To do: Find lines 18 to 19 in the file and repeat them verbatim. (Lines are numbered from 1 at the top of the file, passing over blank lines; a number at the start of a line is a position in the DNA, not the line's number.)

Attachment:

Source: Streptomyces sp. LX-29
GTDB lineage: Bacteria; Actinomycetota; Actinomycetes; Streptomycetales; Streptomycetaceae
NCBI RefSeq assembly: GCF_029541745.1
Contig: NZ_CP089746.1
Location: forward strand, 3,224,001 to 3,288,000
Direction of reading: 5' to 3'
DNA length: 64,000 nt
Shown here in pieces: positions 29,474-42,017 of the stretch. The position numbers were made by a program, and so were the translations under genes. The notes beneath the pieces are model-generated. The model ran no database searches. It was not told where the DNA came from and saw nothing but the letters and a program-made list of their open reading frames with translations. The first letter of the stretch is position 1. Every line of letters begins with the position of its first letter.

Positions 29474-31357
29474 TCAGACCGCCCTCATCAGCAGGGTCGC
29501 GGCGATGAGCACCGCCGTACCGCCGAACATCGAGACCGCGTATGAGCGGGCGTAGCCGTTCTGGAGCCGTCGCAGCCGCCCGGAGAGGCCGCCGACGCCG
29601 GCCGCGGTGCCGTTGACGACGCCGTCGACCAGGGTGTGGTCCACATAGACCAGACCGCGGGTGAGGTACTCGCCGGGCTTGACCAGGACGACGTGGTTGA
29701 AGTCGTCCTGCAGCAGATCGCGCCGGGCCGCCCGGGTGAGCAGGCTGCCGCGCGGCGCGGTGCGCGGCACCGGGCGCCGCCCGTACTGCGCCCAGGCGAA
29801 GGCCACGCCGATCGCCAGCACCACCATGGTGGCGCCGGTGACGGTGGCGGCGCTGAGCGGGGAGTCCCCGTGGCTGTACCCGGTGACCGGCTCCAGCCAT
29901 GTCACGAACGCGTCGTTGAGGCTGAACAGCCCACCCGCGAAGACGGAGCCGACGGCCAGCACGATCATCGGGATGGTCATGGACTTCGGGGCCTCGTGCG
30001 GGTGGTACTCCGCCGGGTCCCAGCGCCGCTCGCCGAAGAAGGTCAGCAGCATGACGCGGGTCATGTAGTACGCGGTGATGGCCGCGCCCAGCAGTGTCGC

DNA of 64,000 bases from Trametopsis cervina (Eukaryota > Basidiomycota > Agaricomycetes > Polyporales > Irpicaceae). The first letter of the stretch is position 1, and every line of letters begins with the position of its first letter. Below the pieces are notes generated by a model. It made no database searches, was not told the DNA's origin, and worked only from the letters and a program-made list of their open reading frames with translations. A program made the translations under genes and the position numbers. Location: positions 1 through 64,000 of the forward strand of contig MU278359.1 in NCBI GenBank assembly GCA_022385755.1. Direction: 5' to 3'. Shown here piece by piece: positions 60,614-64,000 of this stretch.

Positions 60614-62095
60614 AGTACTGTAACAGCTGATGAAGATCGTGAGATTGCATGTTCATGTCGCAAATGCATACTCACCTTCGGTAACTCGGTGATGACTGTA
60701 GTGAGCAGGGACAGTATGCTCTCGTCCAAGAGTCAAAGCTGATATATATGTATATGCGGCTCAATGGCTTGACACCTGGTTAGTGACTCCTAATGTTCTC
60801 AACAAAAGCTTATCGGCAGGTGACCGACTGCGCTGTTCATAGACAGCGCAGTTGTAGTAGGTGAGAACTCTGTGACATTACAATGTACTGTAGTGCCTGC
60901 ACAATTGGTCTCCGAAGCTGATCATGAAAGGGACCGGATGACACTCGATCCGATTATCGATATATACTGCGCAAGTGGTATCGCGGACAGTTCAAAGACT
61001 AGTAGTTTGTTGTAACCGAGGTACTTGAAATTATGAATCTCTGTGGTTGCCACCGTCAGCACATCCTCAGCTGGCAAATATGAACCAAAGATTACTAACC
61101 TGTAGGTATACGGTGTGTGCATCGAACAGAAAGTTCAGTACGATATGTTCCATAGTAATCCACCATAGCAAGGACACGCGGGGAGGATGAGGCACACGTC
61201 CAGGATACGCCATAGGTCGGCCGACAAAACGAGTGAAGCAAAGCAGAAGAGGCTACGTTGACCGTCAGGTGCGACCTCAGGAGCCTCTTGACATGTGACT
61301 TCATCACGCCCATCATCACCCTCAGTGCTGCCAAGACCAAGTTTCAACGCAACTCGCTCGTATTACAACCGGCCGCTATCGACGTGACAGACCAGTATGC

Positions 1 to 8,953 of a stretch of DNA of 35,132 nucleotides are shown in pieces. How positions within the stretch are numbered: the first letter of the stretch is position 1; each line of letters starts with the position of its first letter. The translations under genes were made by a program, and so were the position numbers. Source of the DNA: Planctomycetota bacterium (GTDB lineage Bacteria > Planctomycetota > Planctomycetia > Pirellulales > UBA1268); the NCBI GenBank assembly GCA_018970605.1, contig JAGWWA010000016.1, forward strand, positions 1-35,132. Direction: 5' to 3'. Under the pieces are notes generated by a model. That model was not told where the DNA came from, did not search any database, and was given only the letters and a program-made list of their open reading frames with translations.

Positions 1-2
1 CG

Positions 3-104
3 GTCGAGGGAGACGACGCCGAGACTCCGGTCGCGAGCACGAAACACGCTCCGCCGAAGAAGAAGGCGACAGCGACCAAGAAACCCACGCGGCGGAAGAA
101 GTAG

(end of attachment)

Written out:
Positions 60614-62095
60614 AGTACTGTAACAGCTGATGAAGATCGTGAGATTGCATGTTCATGTCGCAAATGCATACTCACCTTCGGTAACTCGGTGATGACTGTA